Edward Seckerson

HOLLOWAY: Violin and Horn Concertos - Kovacic, Tuckwell, SCO / Matthias Bamert (Collins 14392)

WHILE neither of these pieces packs the punch of the recently recorded Second Concerto for Orchestra (NMC), the Violin Concerto is just as fascinating, its successes just as hard to explain. On the face of it, both works look backward - the Violin Concerto to the Faure song it takes as its starting- point, the Horn Concerto to the anachronistic but glorious lyricism of late Strauss - yet the results are unmistakably modern. Unlike our more nave conservatives, Robin Holloway knows that the past is another country, and he's a subtle ironist; but he loves that past too, and allows us sometimes to forget the distance. The violinist Ernst Kovacic has enough experience of ripe romanticism and troubled modernism to be at home with both facets; Barry Tuckwell, in the Horn Concerto, is more straightforward, expressively speaking, but that seems to suit the piece. Already I feel like going back and exploring further. SJ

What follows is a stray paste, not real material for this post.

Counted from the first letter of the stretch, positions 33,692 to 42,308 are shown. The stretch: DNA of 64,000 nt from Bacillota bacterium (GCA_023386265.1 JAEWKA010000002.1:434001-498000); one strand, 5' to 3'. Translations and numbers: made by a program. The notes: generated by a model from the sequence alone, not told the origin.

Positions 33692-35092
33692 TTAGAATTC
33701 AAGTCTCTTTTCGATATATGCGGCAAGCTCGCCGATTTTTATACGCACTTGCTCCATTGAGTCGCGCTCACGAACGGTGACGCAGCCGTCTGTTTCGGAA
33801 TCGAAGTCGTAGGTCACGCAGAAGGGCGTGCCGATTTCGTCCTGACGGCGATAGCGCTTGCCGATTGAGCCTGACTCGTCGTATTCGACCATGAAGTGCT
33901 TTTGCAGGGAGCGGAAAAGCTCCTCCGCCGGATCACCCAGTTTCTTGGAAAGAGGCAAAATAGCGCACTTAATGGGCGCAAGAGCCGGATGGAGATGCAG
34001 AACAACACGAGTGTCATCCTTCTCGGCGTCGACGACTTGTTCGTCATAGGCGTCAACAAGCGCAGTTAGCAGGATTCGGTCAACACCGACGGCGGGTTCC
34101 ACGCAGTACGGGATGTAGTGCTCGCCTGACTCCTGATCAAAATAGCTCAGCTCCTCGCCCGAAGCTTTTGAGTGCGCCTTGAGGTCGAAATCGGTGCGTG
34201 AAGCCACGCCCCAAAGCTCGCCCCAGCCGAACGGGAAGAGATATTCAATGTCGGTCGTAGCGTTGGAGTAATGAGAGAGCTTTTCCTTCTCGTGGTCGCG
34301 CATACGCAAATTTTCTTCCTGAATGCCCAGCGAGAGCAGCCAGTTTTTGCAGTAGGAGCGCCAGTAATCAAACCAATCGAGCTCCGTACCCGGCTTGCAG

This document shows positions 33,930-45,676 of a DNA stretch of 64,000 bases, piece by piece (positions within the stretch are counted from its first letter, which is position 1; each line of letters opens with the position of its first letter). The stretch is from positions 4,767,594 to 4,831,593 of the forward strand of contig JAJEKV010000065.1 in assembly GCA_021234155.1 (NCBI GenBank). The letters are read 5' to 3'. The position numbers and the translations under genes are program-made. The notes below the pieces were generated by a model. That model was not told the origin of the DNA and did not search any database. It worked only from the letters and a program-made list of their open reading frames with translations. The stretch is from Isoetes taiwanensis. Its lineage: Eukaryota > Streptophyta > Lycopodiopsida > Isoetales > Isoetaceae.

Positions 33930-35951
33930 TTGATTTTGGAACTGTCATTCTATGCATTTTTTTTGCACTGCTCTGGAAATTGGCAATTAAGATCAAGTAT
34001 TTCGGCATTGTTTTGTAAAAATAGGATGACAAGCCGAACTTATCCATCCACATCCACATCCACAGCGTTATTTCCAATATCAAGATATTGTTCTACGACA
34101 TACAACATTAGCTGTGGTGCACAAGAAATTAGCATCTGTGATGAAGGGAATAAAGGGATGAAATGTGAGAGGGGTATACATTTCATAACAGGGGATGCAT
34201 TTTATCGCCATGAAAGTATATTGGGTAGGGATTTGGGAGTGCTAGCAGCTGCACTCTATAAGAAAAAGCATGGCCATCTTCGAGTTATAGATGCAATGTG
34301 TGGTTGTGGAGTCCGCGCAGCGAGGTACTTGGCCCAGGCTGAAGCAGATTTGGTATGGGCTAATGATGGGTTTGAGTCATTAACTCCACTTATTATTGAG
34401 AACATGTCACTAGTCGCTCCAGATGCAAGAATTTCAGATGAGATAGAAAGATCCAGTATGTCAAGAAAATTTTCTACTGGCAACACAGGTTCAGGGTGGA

HOLLOWAY's music is full of familiarities. You've passed this way before, but nothing looks quite the same. Holloway can absorb a style, recycle specific melodies and harmonies, and still evade charges of receiving stolen goods. In some respects he's a contradiction in terms: a forward-looking reactionary. His Violin Concerto is an effusive, seductive piece of work in beautiful, crystalline scoring. You don't have to pre-read the liner notes to know that glass figures somewhere in the equation: the play of light, reflected and refracted, is a key element; magic casements afford fascinating views. The character is scherzando-like, full of balletic grace, poised on some Viennese threshold. Childhood innocence, the Alban Berg Concerto? Just so. Only instead of a Bach chorale, Holloway's revelation is a Faure song, a magical moment where we're suddenly looking in on the piece, not out from it. Kovacic plays with relish and brilliance. As does Tuckwell in the Horn Concerto. Richard Strauss is Holloway's first cousin here. A jaunty, portly, sometimes rosy neo- classicism crossed with pint-sized Heldenleben heroics. There's a healthy flippancy in the mix, but a darker purpose, too: that's where Tuckwell pulls out the special effects from his predatory lower register. ES